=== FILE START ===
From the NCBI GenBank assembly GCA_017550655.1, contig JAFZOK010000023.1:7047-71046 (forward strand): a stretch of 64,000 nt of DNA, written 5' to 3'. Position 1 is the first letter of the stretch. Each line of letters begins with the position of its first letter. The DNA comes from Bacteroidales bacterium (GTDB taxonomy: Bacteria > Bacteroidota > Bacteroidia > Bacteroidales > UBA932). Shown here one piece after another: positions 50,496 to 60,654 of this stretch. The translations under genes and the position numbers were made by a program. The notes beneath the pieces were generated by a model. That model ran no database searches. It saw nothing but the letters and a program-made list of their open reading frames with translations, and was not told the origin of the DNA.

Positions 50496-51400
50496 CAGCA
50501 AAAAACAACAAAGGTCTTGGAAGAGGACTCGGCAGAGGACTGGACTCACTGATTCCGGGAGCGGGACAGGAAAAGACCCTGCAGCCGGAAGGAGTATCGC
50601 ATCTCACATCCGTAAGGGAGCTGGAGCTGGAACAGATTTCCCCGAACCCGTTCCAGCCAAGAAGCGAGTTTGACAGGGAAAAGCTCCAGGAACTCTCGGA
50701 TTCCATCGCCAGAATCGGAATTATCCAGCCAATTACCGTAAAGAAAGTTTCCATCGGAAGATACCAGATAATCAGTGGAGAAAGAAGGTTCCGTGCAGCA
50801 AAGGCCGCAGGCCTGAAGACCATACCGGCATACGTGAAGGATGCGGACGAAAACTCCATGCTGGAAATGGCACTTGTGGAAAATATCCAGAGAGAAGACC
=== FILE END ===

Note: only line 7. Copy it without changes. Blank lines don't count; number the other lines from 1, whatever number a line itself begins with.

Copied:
50801 AAGGCCGCAGGCCTGAAGACCATACCGGCATACGTGAAGGATGCGGACGAAAACTCCATGCTGGAAATGGCACTTGTGGAAAATATCCAGAGAGAAGACC